COMFORT CHILDREN WHILE RESPECTING THEIR SPACE
series: PREVENTING SEXUAL ABUSE by meera seshadri
Body language can show a lot of affection. Body language such as tone and the way you say something. If you would like to offer a hug; just ask, "Would it be okay if I hug you?, What do you think about a high five? Maybe a fist bump?"
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Something that feels natural to you and then give children a lot of different choices. One child may want to high five you while another child may be okay with the hug. Being really sensitive to the gender of children and not assuming that younger girls are okay with hugs while younger boys may like high fives. Really not playing into those stereotypes and giving all children a choice is important.
Meera is a health communications specialist, researcher, and activist working at the intersection of gender-based violence prevention and sexual health promotion. She has spent over a decade working to increase access to, and utilization of, comprehensive...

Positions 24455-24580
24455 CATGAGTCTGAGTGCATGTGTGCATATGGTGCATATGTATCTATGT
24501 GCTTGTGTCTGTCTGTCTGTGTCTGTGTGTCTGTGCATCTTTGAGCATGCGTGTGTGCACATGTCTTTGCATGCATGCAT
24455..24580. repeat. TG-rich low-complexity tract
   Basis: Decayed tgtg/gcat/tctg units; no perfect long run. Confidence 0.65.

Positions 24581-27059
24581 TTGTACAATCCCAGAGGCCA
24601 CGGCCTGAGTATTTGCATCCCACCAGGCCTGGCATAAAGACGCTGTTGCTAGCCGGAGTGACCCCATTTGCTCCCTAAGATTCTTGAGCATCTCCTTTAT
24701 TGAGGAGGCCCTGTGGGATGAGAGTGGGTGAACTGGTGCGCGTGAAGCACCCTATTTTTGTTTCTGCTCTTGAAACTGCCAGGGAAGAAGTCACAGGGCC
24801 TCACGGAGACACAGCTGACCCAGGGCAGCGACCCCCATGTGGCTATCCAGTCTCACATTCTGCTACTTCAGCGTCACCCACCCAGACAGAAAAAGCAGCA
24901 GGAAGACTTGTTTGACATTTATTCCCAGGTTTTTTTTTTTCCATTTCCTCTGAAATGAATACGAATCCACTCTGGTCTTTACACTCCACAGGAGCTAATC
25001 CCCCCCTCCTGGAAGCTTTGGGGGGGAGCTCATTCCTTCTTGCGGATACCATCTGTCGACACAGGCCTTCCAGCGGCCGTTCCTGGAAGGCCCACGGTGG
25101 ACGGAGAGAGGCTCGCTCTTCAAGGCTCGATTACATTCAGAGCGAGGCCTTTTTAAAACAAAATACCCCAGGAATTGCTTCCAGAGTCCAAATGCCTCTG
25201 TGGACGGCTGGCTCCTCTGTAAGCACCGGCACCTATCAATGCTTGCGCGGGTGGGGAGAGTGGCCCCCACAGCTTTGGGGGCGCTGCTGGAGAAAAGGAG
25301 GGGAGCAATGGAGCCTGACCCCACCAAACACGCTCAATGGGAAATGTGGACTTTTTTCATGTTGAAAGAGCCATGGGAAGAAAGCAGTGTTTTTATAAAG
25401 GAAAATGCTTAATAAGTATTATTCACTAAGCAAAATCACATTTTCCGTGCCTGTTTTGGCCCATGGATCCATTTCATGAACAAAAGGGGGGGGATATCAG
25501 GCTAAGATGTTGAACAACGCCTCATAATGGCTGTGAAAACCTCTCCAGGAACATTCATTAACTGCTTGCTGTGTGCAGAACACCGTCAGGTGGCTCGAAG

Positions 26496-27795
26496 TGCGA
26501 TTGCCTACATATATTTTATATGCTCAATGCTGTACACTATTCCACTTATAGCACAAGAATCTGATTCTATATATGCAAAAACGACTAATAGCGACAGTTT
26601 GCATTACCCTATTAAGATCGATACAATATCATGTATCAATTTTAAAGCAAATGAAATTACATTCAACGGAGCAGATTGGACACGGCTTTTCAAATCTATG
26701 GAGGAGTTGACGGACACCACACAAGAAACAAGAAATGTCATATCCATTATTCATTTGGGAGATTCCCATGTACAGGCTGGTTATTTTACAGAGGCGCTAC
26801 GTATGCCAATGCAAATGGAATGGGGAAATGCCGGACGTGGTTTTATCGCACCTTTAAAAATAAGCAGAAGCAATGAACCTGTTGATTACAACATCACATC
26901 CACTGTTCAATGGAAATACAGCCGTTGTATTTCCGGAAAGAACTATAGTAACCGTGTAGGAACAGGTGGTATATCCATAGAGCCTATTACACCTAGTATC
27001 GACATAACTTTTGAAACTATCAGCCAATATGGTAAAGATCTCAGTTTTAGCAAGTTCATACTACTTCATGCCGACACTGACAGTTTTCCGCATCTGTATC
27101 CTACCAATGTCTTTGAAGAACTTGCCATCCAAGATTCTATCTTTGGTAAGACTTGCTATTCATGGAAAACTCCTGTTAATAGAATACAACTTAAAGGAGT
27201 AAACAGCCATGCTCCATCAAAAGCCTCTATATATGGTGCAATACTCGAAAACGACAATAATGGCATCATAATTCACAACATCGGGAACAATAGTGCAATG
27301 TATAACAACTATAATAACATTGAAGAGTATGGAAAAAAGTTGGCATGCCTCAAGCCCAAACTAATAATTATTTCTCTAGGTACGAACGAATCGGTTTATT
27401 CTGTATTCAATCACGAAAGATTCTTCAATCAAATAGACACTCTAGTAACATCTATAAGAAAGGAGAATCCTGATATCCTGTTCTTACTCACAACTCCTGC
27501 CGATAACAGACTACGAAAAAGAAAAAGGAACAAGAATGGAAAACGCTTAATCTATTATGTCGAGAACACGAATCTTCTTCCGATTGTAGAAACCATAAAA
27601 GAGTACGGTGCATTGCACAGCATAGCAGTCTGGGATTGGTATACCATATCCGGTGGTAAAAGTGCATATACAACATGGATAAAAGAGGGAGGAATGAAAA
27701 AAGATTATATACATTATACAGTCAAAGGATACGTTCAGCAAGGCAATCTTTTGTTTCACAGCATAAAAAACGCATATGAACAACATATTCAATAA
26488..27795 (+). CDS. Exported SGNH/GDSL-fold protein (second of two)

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sexual health resources for adolescents in communities worldwide, developing violence prevention and education programs at Emory, Georgetown, and Harvard Universities and working as a consultant and curriculum development specialist for Soteria Solutions, the Johns Hopkins Center for Communication Programs, the Rockefeller Foundation, and the World Bank.
She is passionate about confronting the ideological and institutional challenges that affect young people's health, wellness, and autonomy. Meera works in coalition with university, non-profit, corporate, and community stakeholders to create policies and environments that prioritize gender equity, intersectionality, and social justice.